An Analysis of Process Characteristics for Developing Scientific Software

An Analysis of Process Characteristics for Developing Scientific Software

Diane Kelly (Royal Military College of Canada, Canada)
Copyright: © 2011 |Pages: 16
DOI: 10.4018/joeuc.2011100105
OnDemand PDF Download:
No Current Special Offers


The development of scientific software is usually carried out by a scientist who has little professional training as a software developer. Concerns exist that such development produces low-quality products, leading to low-quality science. These concerns have led to recommendations and the imposition of software engineering development processes and standards on the scientists. This paper utilizes different frameworks to investigate and map characteristics of the scientific software development environment to the assumptions made in plan-driven software development methods and agile software development methods. This mapping exposes a mismatch between the needs and goals of scientific software development and the assumptions and goals of well-known software engineering development processes.
Article Preview

2. Scientific Software

2.1. Definition of Scientific Software Development

A project that we categorize as scientific software development has the following three characteristics. First, the software is written to answer a scientific question. The question can be general, such as, “Is it safe to operate this nuclear generating station?” or specific, such as, “Can I track satellites with this telescope?” Second, the writing of the software necessitates the close involvement of someone with deep domain knowledge in the application area related to answering the question. The person with the deep domain knowledge, the scientist, usually writes the software. This is Segal’s professional end-user developer. We have observed cases where the scientist has not written the software, but the software developer has had to become enough of an expert in the domain to understand and implement what the scientist is describing. Third, the software provides output data to support the scientific initiative. A human is in the system loop to examine the data and make observations and ultimately, answer the scientific question. The expectation is that the data provided by the computer solution is correct and will not misguide the scientist answering the question.

The science application can be solving large systems of differential equations, analyzing immense amounts of data such as imagery or bioinformatics, and computing using analytical and empirical models. Our definition of scientific software, however, excludes the following: control software whose main functioning involves the interaction with other software and hardware; user interface software that may provide the input for and report of scientific calculations; and any generalized tool that scientists may use in support of developing and executing their software, but does not of itself answer a scientific question.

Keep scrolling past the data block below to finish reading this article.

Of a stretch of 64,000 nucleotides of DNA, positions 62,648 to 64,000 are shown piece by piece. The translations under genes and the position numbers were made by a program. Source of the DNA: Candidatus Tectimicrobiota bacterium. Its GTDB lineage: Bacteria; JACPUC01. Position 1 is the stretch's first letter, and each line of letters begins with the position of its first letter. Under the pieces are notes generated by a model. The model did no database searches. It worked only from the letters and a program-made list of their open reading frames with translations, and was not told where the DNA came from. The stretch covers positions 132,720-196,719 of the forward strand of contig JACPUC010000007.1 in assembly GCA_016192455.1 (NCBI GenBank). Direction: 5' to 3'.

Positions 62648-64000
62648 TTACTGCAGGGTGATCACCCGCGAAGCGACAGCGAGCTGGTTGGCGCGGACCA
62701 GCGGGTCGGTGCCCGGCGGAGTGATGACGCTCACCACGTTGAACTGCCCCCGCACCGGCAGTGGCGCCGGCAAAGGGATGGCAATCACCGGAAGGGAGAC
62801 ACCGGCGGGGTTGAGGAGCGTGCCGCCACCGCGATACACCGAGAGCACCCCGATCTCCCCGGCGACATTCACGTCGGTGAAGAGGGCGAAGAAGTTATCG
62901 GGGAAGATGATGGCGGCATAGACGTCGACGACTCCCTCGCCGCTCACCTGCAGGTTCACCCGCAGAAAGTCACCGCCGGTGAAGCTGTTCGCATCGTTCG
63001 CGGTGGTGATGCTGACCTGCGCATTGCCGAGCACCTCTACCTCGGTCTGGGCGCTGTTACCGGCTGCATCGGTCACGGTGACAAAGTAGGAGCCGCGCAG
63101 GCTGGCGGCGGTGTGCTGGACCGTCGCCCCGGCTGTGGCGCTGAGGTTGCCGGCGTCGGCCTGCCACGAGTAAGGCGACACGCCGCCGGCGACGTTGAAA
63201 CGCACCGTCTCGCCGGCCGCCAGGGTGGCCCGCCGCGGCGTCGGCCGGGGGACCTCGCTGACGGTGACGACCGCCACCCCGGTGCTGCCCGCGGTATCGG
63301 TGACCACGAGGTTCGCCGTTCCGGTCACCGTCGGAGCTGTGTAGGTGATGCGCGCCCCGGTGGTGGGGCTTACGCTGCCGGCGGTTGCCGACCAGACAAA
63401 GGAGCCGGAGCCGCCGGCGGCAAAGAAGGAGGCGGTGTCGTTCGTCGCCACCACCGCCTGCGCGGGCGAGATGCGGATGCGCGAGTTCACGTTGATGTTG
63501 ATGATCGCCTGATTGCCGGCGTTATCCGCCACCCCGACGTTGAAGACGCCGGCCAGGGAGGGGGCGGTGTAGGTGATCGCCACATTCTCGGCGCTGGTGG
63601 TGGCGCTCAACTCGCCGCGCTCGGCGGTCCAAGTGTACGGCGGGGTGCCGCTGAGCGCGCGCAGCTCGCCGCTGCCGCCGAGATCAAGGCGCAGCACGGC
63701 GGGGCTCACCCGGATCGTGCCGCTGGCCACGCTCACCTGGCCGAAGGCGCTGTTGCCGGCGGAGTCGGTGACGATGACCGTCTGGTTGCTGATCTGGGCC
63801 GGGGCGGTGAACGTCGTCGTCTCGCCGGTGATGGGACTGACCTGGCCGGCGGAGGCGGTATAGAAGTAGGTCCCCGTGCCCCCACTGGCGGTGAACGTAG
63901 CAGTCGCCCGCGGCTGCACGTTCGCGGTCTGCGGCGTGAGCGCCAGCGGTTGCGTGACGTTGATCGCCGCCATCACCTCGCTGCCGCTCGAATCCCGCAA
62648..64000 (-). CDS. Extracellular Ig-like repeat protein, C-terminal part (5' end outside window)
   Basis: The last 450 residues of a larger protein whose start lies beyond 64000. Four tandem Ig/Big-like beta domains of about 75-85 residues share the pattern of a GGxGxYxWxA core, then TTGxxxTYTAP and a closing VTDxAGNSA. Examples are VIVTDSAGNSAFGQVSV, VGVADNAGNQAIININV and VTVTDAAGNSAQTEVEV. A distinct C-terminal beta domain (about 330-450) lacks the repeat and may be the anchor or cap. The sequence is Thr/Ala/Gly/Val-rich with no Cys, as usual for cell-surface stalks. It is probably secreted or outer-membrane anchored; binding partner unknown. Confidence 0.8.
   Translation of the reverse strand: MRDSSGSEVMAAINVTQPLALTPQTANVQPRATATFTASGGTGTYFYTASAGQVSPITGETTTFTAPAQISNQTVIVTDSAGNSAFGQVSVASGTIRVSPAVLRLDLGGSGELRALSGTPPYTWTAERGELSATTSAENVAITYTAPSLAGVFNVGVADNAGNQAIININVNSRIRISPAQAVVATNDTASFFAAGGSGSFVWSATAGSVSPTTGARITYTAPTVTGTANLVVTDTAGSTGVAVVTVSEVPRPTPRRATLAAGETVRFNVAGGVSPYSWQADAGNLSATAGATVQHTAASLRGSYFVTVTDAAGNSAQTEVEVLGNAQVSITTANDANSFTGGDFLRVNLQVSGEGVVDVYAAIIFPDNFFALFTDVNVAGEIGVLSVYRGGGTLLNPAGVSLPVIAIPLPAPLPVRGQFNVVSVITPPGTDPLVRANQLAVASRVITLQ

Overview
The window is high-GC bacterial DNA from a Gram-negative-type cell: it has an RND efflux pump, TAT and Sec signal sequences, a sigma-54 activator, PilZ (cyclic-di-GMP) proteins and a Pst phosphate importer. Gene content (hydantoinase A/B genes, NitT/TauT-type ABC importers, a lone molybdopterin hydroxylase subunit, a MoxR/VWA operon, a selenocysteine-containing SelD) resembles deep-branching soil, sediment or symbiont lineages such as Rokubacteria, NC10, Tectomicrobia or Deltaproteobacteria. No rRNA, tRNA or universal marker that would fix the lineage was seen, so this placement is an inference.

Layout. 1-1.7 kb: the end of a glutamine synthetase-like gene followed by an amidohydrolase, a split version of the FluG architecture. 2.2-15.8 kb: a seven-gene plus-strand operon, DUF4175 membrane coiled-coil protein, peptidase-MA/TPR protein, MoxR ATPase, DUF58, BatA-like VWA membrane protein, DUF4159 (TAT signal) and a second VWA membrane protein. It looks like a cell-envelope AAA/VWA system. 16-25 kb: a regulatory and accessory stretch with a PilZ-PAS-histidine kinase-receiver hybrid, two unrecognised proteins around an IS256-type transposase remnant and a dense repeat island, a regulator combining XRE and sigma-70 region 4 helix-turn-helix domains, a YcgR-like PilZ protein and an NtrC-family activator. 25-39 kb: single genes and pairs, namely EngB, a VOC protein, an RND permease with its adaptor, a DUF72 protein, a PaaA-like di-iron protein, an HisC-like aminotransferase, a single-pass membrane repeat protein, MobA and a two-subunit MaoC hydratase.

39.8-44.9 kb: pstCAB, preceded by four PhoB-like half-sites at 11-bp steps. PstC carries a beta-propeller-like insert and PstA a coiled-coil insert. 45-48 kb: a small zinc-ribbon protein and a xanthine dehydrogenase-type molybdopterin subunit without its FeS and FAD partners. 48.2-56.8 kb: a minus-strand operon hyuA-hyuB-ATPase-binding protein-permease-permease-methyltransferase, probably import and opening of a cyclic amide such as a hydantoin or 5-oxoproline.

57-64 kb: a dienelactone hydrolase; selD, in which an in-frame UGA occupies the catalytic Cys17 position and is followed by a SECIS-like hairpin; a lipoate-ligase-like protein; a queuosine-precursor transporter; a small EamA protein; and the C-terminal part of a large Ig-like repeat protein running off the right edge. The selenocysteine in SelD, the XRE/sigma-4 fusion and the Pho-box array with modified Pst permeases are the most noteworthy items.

Scientific software may have an extensive graphical user interface or interact with other software or hardware to obtain data. It may run on complex multi-processors and require middleware support to make use of hardware capabilities. But in the following discussion, we are talking exclusively about the code that implements the science application whether it is designed as a separate module or inserted into a product that includes these other parts. We contend that this core scientific part of the product requires different considerations when it is being developed.

Complete Article List

Search this Journal:
Volume 34: 5 Issues (2022): 4 Released, 1 Forthcoming
Volume 33: 6 Issues (2021)
Volume 32: 4 Issues (2020)
Volume 31: 4 Issues (2019)
Volume 30: 4 Issues (2018)
Volume 29: 4 Issues (2017)
Volume 28: 4 Issues (2016)
Volume 27: 4 Issues (2015)
Volume 26: 4 Issues (2014)
Volume 25: 4 Issues (2013)
Volume 24: 4 Issues (2012)
Volume 23: 4 Issues (2011)
Volume 22: 4 Issues (2010)
Volume 21: 4 Issues (2009)
Volume 20: 4 Issues (2008)
Volume 19: 4 Issues (2007)
Volume 18: 4 Issues (2006)
Volume 17: 4 Issues (2005)
Volume 16: 4 Issues (2004)
Volume 15: 4 Issues (2003)
Volume 14: 4 Issues (2002)
Volume 13: 4 Issues (2001)
Volume 12: 4 Issues (2000)
Volume 11: 4 Issues (1999)
Volume 10: 4 Issues (1998)
Volume 9: 4 Issues (1997)
Volume 8: 4 Issues (1996)
Volume 7: 4 Issues (1995)
Volume 6: 4 Issues (1994)
Volume 5: 4 Issues (1993)
Volume 4: 4 Issues (1992)
Volume 3: 4 Issues (1991)
Volume 2: 4 Issues (1990)
Volume 1: 3 Issues (1989)
View Complete Journal Contents Listing